An annuity is essentially an insurance policy. The company assumes the risks and promises you specific payments in exchange for keeping the money. They wouldn't do so if they didn't think that on average they'll pay out less than the combination of your purchase price plus earnings, so you really are paying a fee for this service. Whether it's worth that cost -- and for how much of your money -- depends on how much you have saved and how risk-tolerant you are.

I'm going to steal a moment here to point out that many charities offer annuities. These may or may not pay out less than commercial annuities, but the profits go to a better cause either way. If you plan to leave part of your estate as donation to a charity anyway, this basically lets them have the money earlier while you continue to receive income from it.

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    I don't think charity annuities exist in the UK - I'd never heard of them before and had to google them, and all the results seem US specific. Commented Apr 29, 2015 at 20:28
  • Interesting. Presumably there's some bit of accounting or tax rules which make it less advantageous elsewhere ...
    – keshlam
    Commented Apr 29, 2015 at 20:31
  • Having just had to review this question earlier this year: Also, check the details of the annuity. My employer offered better payments if I turned my old pension funds into an annuity than anyone else would have if I had taken the cast and used that to buy an annuity myself. That difference was enough that the annuity seemed worth taking. Run the numbers. Your results may differ. Offer not good on days ending in "y".
    – keshlam
    Commented Jul 19, 2021 at 21:28

Your relatively young age and the current very low bond interest rates make annuities a very poor buy. And most of the other suggestions you have mentioned have very low diversification, which exposes you to imprudent risks. Buying shares for dividend income can solve the diversification problem by averaging out your totals as different shares change by different amounts. There is no really good solution to the problem of share price volatility except to ignore it: Take your dividends and pretty much ignore the bouncing around of the share price. They usually recover in a year or three. Owning shares of companies that reliably increase their dividend payouts is the only investment type that gives you both diversification and regularly increasing income to counteract inflation over the years. Read some investment books and consider consulting with a financial advisor who charges a fee for the advice. I.e., you don't want "free" advice.


This is not an answer to all of your questions but merely an eleaboration on one of your comments:

Are there any other areas in the UK that would return rental yields much above 10% net? Shares. I could withdraw the money and buy shares for the dividend income, but it is hard to choose shares that yield more than about 6% and they are volatile.

I wrote a post about using shares to invest a pension pot. http://www.sspf.co.uk/blog/016/ You may find it of some interest. Of course, the investing would take place within the pension 'wrapper' so you'd only be paying tax on the income taken out each year.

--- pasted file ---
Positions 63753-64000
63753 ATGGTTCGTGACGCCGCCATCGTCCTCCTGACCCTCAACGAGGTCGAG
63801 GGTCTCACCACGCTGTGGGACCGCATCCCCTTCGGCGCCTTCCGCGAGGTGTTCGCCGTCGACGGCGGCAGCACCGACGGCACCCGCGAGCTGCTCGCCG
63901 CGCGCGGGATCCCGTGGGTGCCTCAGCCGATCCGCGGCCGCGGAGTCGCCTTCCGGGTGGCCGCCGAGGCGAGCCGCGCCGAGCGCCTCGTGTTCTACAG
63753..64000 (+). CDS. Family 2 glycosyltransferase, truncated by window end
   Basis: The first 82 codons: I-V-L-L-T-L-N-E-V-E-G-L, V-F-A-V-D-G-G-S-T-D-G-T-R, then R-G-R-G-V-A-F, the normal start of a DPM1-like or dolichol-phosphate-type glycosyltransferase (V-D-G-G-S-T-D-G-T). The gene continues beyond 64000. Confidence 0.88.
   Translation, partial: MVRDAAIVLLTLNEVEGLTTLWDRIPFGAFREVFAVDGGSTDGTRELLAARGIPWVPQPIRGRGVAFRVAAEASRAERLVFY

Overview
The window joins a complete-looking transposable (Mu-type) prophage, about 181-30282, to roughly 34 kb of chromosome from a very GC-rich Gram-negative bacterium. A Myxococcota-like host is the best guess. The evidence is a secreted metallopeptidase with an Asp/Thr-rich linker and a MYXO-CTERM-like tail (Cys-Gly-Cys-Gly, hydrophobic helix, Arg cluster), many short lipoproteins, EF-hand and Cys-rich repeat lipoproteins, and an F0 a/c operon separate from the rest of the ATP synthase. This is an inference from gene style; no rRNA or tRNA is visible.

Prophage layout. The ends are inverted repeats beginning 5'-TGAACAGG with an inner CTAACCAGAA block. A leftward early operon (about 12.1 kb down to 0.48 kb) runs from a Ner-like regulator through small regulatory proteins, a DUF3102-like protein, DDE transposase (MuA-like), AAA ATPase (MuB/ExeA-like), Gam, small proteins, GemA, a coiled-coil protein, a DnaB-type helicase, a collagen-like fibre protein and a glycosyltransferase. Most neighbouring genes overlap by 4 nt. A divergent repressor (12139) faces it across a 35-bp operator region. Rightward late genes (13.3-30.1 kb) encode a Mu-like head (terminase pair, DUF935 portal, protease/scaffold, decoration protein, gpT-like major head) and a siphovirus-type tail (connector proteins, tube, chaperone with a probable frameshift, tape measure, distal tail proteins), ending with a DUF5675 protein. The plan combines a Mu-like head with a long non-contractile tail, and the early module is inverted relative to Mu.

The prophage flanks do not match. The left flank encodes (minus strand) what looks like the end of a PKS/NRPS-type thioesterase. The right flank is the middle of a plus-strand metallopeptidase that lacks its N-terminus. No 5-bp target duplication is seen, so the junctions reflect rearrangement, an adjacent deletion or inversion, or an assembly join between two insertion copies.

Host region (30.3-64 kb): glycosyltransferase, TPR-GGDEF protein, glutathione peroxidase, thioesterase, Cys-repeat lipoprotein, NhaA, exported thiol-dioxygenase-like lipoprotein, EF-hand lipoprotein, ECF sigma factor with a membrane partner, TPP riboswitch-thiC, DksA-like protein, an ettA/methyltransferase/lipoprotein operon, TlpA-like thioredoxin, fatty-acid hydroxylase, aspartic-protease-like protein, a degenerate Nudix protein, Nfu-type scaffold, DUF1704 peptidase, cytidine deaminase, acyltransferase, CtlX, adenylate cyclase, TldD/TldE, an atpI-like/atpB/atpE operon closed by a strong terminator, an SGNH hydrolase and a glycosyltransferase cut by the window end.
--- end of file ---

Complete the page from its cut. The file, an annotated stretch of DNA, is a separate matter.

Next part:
The other alternatives you mention suggest paying for the expertise and time of an IFA would be a very economical decision. £1,000 to best use £150,000 seems a bargain to me. Some of the avenues you mention seem very risky from my understanding so someone to determine your tolerances and propose a holistic solution is a good path forward.

Best wishes!

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    your not going to get a safe investment yielding 10%
    – Pepone
    Commented Apr 30, 2015 at 20:50
  • I agree. Hopefully by reading my post the OP would see the range of expected returns from many asset classes are much more modest than 10%.
    – Chris
    Commented May 1, 2015 at 20:31

Financial advice from good advisers sounds a good idea. Talk to two or three before taking their advice... their services and advice are surprisingly and sometimes alarmingly diverse. Gaining money from renting out property is harder than it seems and 10% sounds very ambitious after all costs. Buying abroad especially is a challenge to make money on.. You need to be lucky, and have a strong flair to do it despite all. Bear in mind santander pay 3% on current accounts by the way. Have you ever thought about living abroad somewhere stable or cheap or downsizing. A part time job or low pressure job might top up a limited pension for long enough to find a long term solution while giving you the feeling of starting retirement. Just some thoughts... think it through carefully .. weigh the risks.. be realistic and good luck. Jonjo

  • Welcome to Personal Finance and Money! I edited out the link to a website as it seems a bit spammy - if you have any affiliation with them you need to disclose it. Can you format the rest of your answer to make it a bit easier to read? Commented May 25, 2015 at 17:35

Be very careful about terminology when talking about annuities. You used the phrase "4% return" in your question. What exactly do you mean by that? An annuity that pays out 4% of its principle is not giving you a "4% return" in the sense of ROI, because most of that was your money to begin with. But to achieve a true 4% return in the current environment where interest rates are at historic lows on anything safe (10 year UK Gilts at 0.91%) would make me very nervous about what the insurance company is investing my annuity in.

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    An annuity pays a fixed amount (may fluctuate up with inflation etc., but the payment is known ahead of time according to some formula), so regardless of how the bank chooses to invest the money, the OP is not at risk. However, your point about 4% compared with current low returns is still very well made; if the OP is seeing 4%, s/he should recognize that this includes withdrawal of principal, which makes the actual returns quite modest. Commented Jul 7, 2016 at 18:53